Luke Selby: Cuisine And The Power of Visualisation

The Notebook | 30th September 2019

The increasingly celebrated chef on his Mortimer House residency, maintaining a healthy balance of body and mind, and the unique power of visualisation

Luke Selby was born to a musical family in Jeddah, Saudi Arabia, to an English father and Filipino mother, but moved to the classic seaside locale of Brighton at just five years old. As such, he spent his formative years in the somewhat more Enid Byton-esque parochial village of Steyning, nestled among the rolling hills of West Sussex. He somewhat rebelled as a teenager to follow his dream of being a chef, and it’s testament to his prodigious talent that his first port-of-call in the industry was working with Raymond Blanc at Le Manoir Aux Quat Saisons, completeing six years under the tutelage of the infamous star. He then went on to work at Restaurant Gordon Ramsay before becoming Head Chef at Dabbous London. He went from there to take the helm at Hide, winning the restaurant's first Michelin-star in less than half a year. The heady frisson of culture clash defines his approach to cuisine, and his achievements as a chef are enviable–he is, after all, the only chef to have won National Chef of The Year and The Roux Scholarship in the same year. Given that his capacity for self-actualisation is second-to-none, Selby was the perfect choice to helm a residency at Mortimer House in The Living Room & Den, where his inimitable creations, such as Roasted Native Lobster, Fennel & Smoked Butter Sauce with Tempura Claw & Ponzu and Smoked Haddock Chowder, Potato, Leek & Crispy Quail Egg, have excited the palettes of members and guests alike for the last four weeks. Here, the celebrity chef recalls how a childhood of foraging piqued his interest in cuisine, and tells us why the art of visualisation must always precede a goal.

What first turned you on to food in your childhood?
I guess that my upbringing, more than anything, instilled a deep respect for produce and a connection to nature that I still have with me today. My mother is a keen gardener and forager. She had a strict no waste policy and was someone who would have me and my three other brothers out picking up all the apples that fell from our trees in the garden to peel, prepare and freeze every autumn! We also kept chickens and were sent out most weekends to the beach to pick mussels and catch crabs–everything would come back home to the pot! Believe me, there was nothing left on the beach when we had scoured it!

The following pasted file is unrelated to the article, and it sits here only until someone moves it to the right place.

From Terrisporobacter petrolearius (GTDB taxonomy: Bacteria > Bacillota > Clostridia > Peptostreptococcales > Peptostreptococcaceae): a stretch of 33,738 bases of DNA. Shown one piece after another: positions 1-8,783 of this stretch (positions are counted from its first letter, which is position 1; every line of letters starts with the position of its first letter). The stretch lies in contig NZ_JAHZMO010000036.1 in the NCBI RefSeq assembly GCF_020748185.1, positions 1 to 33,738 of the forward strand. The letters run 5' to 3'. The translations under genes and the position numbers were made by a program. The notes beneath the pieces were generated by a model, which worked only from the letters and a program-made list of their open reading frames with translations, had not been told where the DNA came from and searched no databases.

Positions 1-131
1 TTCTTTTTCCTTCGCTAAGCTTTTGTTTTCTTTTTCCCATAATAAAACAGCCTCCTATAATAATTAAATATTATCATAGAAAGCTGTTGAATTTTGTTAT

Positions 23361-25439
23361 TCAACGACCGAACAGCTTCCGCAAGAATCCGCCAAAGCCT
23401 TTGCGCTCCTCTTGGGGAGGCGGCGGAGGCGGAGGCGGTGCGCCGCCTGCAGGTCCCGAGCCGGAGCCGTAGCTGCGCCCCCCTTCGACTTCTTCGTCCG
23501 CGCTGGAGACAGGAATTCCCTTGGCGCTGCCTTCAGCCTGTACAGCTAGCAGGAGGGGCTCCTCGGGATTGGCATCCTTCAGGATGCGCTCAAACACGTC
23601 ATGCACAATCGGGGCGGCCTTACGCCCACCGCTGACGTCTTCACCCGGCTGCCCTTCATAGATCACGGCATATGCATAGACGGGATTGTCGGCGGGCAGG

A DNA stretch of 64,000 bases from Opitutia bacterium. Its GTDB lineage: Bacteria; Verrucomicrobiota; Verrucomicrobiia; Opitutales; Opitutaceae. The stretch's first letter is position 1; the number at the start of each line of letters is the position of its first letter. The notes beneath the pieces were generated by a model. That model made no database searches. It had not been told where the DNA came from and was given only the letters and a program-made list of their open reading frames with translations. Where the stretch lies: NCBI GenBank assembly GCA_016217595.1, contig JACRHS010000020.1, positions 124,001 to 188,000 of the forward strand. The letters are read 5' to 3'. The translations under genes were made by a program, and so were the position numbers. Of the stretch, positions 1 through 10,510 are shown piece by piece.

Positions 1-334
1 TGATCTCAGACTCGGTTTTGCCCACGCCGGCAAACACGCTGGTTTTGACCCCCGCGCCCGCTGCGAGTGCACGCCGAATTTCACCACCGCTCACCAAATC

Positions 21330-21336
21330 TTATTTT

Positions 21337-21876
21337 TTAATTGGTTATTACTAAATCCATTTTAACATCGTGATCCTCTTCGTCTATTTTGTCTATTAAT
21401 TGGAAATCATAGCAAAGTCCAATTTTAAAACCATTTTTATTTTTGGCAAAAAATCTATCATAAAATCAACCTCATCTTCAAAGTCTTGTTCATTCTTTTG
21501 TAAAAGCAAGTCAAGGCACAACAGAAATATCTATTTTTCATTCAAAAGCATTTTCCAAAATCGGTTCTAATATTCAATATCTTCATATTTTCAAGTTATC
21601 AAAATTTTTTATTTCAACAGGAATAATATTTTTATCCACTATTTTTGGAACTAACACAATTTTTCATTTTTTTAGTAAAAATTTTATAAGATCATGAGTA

How did that dovetail into the desire to become a chef?
I started reading cookery books with fascination from a very early age, taking notes and constantly wanting to practice different recipes. I made a decision to pursue a career as a chef, much to the disappointment of my mum who had grand visions of me going to university. My father listened to me, and we agreed that I would finish my A-Levels and then I would have his blessing to pursue my passion–on one condition, that I trained with the best. I started with Raymond Blanc at Le Manoir Aux Quat’ Saisons in 2009 at the age of 18 and trained with him, leaving six years later as the sous chef. My time with Raymond and Gary Jones (the executive chef) where hugely formative and gave me all the building blocks and foundations that have shaped me not only as a chef, but also as a person. Their ethos of respect, training and mentorship is something that I also try to carry, and instil in people who work with me now.

What do you think gives a chef real flair and edge in a competitive industry? is it imagination?
For a chef to have flair and an edge in a competitive industry–I think that is something that comes down to the individual style of the chef. Yes, it is about their imagination, but also about keeping true to their roots. For me, I try to improve and build on the cooking experiences I have had not only in the UK, but also taking inspirations from working in Japan. I do enjoy competitions, and have competed in and taken the title of:

Great British Menu Banquet Starter Winner 2019
Winner of The National Chef of the Year 2017-2018
Winner of The Roux Scholarship 2017
Young National Chef of The Year 2014
Craft Guild of Chefs Graduate Award Winner 2013
Academy of Culinary Arts Annual Awards of Excellence Winner 2012

Rather than seeing these as competitions–they have been great learning experiences and have enabled me to grow as a chef. The support and learning development that have come as a result of challenging myself to participate in these competitive environments has been a great learning curve not only for myself, but also for all my teams in the past.

In a stressful environment such as a busy kitchen, how do you maintain balance and calm...
I think that it is so important to maintain balance in any professional career–life is all about balance, and I believe for you to be truly happy that you must search to find that. Yes, I have worked very hard in my career, but alongside that I have been lucky enough to forge meaningful relationships, and also help others along the way. I love playing music, so that is a release for me, but also, keeping fit, cycling and reading. A healthy body and a healthy mind go hand-in-hand–the most important thing that drives me is to focus and visualise goals that I set for myself of how I want to live my life. Then to put the hard work in.

Interview by John-Paul Pryor
If you would like to book for the final instalment of Luke’s residency contact